Chris Monsour of Prospect Agriculture with agave plants flourishing on a farm south of Bowen. Photo: Elyse Wurm. INSET: Artist impression of a new distillery and tourist centre set to be built on an agave farm south of Bowen. Photo: Contributed
Chris Monsour of Prospect Agriculture with agave plants flourishing on a farm south of Bowen. Photo: Elyse Wurm. INSET: Artist impression of a new distillery and tourist centre set to be built on an agave farm south of Bowen. Photo: Contributed

Distillery next step as agave farm goes gangbusters

RIGHT next to the bustling Bruce Highway just south of Bowen, small plants that look a little larger than a household succulent are growing and thriving in the hot Whitsunday sun.

Row upon row of agave plants line the land, with 150,000 now in the ground.

Their growth is exceeding expectations held when planting began in February.

The agave plants will eventually become a uniquely Australian spirit, modelled on tequila in Mexico, and will be distilled on the same block of land they were grown on.

Property manager and agricultural scientist Chris Monsour, of Prospect Agriculture in Bowen, was engaged by Melbourne distiller Top Shelf International to set up the agave farm on their behalf.

Now construction on another phase of the project - a distillery - is set to begin in the new year.

 

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DISTILLERY AROUND CORNER

Mr Monsour said the aim was to create a closed-loop system by growing, processing and distilling the agave all on the same block of land, which is situated across the road from the United service station halfway between Proserpine and Bowen.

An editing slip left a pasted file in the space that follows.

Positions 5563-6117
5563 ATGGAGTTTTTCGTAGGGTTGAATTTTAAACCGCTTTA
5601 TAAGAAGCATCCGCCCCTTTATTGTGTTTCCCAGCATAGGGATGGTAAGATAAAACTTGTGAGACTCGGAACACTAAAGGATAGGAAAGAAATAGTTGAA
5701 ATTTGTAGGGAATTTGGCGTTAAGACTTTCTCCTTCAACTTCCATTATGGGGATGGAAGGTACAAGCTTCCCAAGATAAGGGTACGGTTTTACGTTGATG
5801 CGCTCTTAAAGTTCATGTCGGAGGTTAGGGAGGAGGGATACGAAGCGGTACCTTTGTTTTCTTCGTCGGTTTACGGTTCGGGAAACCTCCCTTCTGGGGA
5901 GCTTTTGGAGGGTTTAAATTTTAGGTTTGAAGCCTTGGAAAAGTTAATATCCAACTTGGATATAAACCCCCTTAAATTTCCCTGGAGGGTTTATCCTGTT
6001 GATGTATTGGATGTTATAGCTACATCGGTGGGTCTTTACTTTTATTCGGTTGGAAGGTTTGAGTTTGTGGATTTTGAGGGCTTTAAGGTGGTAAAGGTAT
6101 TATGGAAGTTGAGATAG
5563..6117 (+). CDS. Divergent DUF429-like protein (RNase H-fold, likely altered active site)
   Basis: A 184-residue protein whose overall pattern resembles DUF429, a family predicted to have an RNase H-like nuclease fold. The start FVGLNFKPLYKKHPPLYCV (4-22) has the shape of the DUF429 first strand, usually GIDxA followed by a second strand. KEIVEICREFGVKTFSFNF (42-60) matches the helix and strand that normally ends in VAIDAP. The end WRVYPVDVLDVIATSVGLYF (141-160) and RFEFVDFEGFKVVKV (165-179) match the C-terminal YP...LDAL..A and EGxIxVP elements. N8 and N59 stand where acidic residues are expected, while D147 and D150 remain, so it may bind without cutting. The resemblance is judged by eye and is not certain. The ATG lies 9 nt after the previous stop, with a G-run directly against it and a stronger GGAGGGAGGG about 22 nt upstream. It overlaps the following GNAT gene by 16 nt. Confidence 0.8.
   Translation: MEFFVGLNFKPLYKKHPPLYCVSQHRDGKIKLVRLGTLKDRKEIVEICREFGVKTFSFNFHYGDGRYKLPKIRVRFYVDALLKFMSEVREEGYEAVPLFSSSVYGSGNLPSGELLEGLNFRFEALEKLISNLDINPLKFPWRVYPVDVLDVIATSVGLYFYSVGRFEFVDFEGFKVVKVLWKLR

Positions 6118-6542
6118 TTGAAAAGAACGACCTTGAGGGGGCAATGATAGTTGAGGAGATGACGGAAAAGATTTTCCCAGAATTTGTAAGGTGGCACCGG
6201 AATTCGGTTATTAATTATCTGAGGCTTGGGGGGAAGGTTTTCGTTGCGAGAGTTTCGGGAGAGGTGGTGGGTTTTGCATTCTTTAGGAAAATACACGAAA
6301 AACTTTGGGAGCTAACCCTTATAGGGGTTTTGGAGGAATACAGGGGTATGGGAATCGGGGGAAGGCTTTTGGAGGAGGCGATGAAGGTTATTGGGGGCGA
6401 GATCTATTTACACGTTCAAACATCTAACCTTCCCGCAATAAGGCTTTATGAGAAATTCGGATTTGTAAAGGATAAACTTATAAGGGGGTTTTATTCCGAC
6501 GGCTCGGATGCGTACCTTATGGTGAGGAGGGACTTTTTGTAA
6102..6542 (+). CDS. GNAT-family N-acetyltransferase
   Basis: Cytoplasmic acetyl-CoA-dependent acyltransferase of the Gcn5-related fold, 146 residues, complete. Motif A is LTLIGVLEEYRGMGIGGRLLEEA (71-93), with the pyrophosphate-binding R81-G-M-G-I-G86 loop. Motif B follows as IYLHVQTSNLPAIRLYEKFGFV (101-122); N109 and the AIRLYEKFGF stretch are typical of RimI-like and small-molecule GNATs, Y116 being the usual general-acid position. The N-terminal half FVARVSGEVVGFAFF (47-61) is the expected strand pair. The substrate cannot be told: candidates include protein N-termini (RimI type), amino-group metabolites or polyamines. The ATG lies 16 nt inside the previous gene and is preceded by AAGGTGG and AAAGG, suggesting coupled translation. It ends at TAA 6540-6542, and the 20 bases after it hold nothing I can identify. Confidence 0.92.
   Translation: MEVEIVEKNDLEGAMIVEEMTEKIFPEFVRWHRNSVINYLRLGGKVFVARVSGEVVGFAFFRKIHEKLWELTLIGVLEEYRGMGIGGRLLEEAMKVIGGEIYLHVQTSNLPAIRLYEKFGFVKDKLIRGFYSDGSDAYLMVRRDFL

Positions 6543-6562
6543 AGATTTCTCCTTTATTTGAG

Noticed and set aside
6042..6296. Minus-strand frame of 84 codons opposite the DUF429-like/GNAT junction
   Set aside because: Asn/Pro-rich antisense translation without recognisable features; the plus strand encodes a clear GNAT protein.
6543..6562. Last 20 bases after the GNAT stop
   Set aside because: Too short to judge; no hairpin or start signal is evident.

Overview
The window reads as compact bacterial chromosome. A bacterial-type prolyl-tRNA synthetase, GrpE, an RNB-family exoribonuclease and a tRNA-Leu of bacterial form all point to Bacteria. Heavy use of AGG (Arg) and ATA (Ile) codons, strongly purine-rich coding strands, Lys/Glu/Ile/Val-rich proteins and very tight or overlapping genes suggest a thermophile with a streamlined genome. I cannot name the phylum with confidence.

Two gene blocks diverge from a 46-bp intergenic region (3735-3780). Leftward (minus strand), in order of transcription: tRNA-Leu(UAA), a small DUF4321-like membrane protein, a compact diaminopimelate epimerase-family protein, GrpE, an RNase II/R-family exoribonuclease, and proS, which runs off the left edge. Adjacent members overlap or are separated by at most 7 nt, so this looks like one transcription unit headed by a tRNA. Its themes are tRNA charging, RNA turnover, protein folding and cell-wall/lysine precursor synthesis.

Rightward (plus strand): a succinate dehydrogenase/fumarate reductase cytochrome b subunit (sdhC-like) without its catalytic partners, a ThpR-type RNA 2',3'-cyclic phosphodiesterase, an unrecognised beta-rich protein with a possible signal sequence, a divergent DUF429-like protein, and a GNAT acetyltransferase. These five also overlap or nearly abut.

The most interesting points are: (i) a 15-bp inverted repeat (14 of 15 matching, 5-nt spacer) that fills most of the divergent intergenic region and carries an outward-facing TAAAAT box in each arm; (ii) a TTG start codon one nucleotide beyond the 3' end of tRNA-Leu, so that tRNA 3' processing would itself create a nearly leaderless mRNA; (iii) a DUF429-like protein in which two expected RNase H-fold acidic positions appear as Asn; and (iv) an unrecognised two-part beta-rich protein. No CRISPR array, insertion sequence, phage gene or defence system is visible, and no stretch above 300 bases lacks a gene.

Possible locations on the property for the distillery are being surveyed.

Artist impressions of a new distillery and tourist centre set to be built on an agave farm south of Bowen. Photo: Contributed
Artist impressions of a new distillery and tourist centre set to be built on an agave farm south of Bowen. Photo: Contributed

Mr Monsour said one possible location was on a flat paddock right next to the Bruce Highway and it could help draw in tourists from the main thoroughfare.

Artist impressions of the new distillery show a building nestled among agave plants, with the distillery in clear view of people gathering in the main building.

There are also plans to create a function centre and tourism centre in the same complex.

"The whole idea is to have walks through the crops and the creeks, which look beautiful when they're flowing," Mr Monsour said.

"They (Top Shelf) realise it's not only a great place to grow agave, with the islands and the Whitsundays brand, they can piggyback off it.

"It's something that's different and they're hoping to attract 40,000 people to drop in a year."

Mr Monsour said the plan was to show people how the agave was being grown and create an experience.

"Some might want a drink, others might want to see the growing process," he said.

Artist impressions of a new distillery and tourist centre set to be built on an agave farm south of Bowen. Photo: Contributed
Artist impressions of a new distillery and tourist centre set to be built on an agave farm south of Bowen. Photo: Contributed

WHAT AUSTRALIAN TEQUILA WILL BE LIKE

While the agave spirit made on the farm can't be called tequila, as it wasn't produced in Mexico, the plan is to create a refined product that can be sipped like a whiskey.

Mr Monsour said much like wine, different soil types could influence the flavours in the spirit.

"There's a whole lot of opportunities to produce premium products," he said.

"This will be modern and distinctly Australian, not mimicking Mexico."

Mr Monsour said it was not about shooting the drink down the hatch, but enjoying the flavours it offered.